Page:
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Johannes Kepler (1571--1630)---Historical sketch

Johannes Kepler was a superb astronomer, discovering and describing his three Laws of Planetary Motion, but he also made contributions in many other scientific areas, and in mathematics as well. Fortunately for historians of science, a large quantity of his correspondence survives to this day.

Kepler was born into a poor home—his father a mercenary soldier—very late in the year of 1571 in a village of Württemberg, in the southwest German part of the Holy Roman Empire. When Johannes was five, his father died, and he was reared by his mother in his grandparents' inn. His great capacity for learning was evident early on, and he was awarded a scholarship to study at the University of Tübingen with the intention of studying for the Lutheran ministry. (Though he was deeply religious throughout his life, he was for technical religious reasons not accepted by either the Lutherans or the Catholics.) At the University, he became an adherent of Copernicus' ideas, and when he became a mathematics teacher in Graz, Austria, he wrote a tract on the Copernican system.

He was forced to leave Graz because he was Lutheran, and he then moved to Prague to work with Tycho Brahe, the famed Danish astronomer. In 1601, upon Brahe's death, Kepler took over his position as Imperial Mathematician. Using Brahe's astronomical data, Kepler was able to conclude that the orbit of Mars is an ellipse, with the Sun at one of the poles, a formal statement of which is the first of what have become to be called his Laws of Planetary Motion. The Lutherans were forced to leave Prague in 1612, and Kepler moved to Linz, Austria. Despite many family and personal problems, he worked diligently on mathematics, optics, and astronomy, making predictions based on his Laws that proved to be accurate. Many people believe that it was Kepler's work that urged Isaac Newton on to his work on gravity, not the drop of an apple from a tree.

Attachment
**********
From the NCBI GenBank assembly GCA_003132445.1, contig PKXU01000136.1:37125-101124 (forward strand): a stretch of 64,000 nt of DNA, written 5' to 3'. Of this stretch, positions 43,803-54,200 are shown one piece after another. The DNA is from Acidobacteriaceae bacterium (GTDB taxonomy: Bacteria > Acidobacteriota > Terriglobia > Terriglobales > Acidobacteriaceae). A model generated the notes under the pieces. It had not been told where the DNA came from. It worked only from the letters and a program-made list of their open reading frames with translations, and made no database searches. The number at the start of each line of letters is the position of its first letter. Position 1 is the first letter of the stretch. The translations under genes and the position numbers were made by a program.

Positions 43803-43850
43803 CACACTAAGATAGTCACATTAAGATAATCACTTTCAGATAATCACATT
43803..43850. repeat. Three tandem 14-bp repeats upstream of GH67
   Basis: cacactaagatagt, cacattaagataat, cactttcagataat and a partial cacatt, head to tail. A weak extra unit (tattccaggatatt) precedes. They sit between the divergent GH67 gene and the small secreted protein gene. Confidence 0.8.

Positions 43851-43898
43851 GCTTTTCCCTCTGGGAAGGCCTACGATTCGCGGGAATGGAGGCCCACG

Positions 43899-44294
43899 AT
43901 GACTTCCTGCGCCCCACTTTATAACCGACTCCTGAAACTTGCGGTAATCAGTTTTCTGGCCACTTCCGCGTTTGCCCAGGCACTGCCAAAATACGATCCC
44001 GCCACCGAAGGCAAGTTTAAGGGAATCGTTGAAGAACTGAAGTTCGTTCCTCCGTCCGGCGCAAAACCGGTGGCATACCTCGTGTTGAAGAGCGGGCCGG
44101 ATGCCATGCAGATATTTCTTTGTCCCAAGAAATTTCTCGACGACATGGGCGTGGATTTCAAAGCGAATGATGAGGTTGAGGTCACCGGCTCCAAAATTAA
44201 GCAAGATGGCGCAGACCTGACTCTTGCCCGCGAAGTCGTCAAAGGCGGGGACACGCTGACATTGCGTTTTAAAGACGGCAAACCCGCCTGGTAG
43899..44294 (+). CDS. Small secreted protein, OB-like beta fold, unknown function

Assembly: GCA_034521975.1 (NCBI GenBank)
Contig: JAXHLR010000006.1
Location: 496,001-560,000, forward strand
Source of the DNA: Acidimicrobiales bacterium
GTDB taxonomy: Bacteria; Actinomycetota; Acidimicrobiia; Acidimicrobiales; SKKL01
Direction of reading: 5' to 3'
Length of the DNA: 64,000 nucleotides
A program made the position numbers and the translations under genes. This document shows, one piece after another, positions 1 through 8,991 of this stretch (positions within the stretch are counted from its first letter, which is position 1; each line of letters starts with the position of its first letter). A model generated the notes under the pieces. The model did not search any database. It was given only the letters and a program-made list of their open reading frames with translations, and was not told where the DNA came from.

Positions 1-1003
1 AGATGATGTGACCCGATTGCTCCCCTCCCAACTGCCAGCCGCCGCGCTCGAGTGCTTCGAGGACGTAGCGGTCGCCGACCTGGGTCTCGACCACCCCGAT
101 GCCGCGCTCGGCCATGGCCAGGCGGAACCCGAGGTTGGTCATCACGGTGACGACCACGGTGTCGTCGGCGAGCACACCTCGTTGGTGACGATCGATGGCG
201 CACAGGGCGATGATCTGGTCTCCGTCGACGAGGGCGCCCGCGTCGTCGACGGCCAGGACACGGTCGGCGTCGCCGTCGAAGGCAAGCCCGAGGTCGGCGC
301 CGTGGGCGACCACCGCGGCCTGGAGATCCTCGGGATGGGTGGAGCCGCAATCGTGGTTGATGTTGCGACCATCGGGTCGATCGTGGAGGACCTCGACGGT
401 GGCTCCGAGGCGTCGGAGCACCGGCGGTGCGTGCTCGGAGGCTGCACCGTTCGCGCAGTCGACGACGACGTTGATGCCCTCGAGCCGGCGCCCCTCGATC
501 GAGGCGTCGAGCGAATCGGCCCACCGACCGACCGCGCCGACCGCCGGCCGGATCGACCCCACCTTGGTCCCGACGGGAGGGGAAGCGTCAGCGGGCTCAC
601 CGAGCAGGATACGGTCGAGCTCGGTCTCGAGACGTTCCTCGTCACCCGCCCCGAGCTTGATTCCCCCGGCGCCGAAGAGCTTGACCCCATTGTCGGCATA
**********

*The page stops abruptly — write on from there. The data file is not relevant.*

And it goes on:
After an illness while in the Bavarian city of Regensberg, Johannes Kepler died in November of 1630.


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Kepler's laws, Newton's law of gravitation


Copyright © 2006 Darel Hardy, Fred Richman, Carol Walker, Robert Wisner. All rights reserved. Except upon the express prior permission in writing, from the authors, no part of this work may be reproduced, transcribed, stored electronically, or transmitted in any form by any method.

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